As featured on BusinessMirror: Future of telco
Today’s market conditions are creating challenging times for telco players. Even though consumer revenue has been historically high, margins are being squeezed because of the massive infrastructure investment telcos made in 5G to meet the COVID-19 spike in broadband demand and anticipated explosion in demand driven by various 5G use cases. Competition has been heating up from both traditional and non-traditional players. Customer expectations and the market have been shifting. And a looming recession and regulatory pressures have been creating uncertainty.
To address these significant concerns, leading global telco players have been taking big steps to redefine their business and operating models. KPMG’s recent report identifies some of the key capabilities that KPMG professionals believe are required to succeed in the telco business models that are currently emerging around the world.
The telecommunications industry in the Philippines is also facing a rapidly changing landscape, where industry leaders acknowledge the need to anticipate and adapt to market conditions to survive.
To ensure that they thrive in the future, telco industry players must adopt key strategies which include taking a customer-centric approach to continually understand and act upon their demands and values. Additionally, telcos should explore and embrace emerging technologies like cloud computing, machine learning and data science to improve consumer experiences and operational efficiency.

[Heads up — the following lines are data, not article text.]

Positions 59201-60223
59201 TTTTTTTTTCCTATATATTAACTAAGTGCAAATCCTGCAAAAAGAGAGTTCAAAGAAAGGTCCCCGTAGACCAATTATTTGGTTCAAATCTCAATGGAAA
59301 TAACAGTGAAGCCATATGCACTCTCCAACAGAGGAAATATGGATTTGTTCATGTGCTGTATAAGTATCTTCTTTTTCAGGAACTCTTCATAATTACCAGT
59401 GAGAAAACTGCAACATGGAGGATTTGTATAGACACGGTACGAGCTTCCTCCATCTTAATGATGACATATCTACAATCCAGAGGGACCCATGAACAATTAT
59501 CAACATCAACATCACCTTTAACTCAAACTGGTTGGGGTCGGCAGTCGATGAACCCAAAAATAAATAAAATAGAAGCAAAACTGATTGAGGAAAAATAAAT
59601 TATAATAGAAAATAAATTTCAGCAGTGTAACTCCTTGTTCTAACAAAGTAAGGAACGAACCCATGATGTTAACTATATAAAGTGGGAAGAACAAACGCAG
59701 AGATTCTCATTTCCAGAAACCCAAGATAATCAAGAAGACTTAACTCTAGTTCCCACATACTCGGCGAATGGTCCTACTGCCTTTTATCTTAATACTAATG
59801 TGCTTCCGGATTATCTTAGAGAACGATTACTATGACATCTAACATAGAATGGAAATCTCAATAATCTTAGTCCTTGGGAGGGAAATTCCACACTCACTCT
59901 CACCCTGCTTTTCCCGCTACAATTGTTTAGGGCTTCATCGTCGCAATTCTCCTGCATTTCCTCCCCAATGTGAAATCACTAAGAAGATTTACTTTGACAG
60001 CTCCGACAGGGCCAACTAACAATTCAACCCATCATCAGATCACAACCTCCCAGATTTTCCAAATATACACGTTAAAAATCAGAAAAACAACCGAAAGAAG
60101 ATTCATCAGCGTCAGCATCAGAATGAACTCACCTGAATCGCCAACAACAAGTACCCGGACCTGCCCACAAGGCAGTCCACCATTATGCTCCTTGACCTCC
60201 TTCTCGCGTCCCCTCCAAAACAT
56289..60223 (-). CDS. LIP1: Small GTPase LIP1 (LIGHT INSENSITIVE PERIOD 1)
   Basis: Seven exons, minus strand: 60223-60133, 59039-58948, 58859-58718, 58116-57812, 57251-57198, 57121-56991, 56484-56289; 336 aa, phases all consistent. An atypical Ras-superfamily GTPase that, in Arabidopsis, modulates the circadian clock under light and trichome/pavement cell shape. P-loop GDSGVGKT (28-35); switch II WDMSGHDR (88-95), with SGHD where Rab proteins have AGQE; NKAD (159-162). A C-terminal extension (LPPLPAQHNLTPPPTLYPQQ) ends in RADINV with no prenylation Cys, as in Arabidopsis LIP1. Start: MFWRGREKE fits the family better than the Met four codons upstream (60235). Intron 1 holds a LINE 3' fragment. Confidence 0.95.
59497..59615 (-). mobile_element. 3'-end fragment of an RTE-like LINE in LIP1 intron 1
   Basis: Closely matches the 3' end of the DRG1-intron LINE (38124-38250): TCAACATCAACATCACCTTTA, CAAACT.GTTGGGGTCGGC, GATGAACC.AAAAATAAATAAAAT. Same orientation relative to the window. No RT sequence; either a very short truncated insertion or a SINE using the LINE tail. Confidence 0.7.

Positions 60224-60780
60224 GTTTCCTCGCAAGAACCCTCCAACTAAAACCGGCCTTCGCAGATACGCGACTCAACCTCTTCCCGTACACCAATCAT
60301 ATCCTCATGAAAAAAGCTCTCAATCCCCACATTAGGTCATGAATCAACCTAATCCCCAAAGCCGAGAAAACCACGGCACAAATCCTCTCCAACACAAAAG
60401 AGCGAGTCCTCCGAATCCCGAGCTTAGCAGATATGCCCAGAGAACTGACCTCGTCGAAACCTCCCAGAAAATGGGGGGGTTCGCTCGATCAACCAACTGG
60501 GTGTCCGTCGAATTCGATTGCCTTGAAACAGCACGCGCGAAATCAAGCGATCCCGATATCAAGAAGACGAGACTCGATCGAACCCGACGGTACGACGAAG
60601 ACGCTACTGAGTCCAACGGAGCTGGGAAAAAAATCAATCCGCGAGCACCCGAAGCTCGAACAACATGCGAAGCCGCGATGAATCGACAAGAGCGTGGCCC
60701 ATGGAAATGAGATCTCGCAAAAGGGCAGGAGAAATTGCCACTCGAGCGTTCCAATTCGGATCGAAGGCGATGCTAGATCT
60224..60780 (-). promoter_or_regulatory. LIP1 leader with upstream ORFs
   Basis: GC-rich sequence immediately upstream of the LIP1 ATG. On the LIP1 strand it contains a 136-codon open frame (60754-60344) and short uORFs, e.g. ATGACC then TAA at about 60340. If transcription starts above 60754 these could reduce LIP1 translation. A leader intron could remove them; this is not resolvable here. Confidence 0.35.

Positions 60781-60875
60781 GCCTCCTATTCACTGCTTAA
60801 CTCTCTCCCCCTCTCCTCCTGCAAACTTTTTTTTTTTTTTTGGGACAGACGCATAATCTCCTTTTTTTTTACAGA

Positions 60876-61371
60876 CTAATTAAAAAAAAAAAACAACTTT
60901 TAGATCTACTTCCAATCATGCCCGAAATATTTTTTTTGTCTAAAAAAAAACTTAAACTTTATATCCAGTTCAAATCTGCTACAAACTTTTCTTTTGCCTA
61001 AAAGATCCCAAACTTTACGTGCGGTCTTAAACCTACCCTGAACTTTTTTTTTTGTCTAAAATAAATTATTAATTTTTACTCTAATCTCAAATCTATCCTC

Jallain Marcel S. Manrique
Technology Consulting Head
KPMG in the Philippines
Signals of Change
While change is constant in the telco business, the factors driving change are constantly shifting. In this section, we identify and drill down into some of the most significant market factors that should currently be on telco leaders’ minds.
1. Traditional business models are being Challenged
Traditionally, telcos have made their money by moving bits through the air and across wires in their networks. And while doing so is still central to their mission, telcos need to figure out ways to diversify and make their businesses more profitable, because continually investing in infrastructure can limit profitability.
Telcos have been trying to break into higher value-added services for years, including through massive investments in areas such as professional services, media/content, and digital advertising. But the track record for such investments has been decidedly mixed. Now, other options are emerging. For example, some in the industry believe there is much potential for telcos to offer private 5G networks for small and medium-sized businesses (SMBs), like car dealerships and hospitals. The telcos could then monetize different aspects of that system — from apps to cybersecurity to hardware maintenance. A primary concern with this idea is that hyperscalers could decide to do the private networks on their own given their deep pockets.
2. Escalating customer expectations
Expectations for both consumer and commercial customers have been intensifying. For consumers, that means wanting better and more flexible service, greater transparency in billing, and enhanced ease of use. On the commercial/B2B side, clients are looking for increasingly sophisticated connectivity and data solutions without the traditional requirement to contact a call center or a sales rep.
3. Hyper-competitive hyperscaler
As the landscape evolves, there will likely be more direct competition between telcos and hyperscalers. This should be a severe concern to telcos given how much money these hyperscalers spend, their in-house talent, and their outsized ambitions.
The competitive dynamic between hyperscalers and telcos is changing quickly. To address this change, some telcos are forming partnerships with hyperscalers to help get the most out of their networks and services, as when Microsoft and AT&T came together to unite their 5G and edge computing efforts.
4. A possible global recession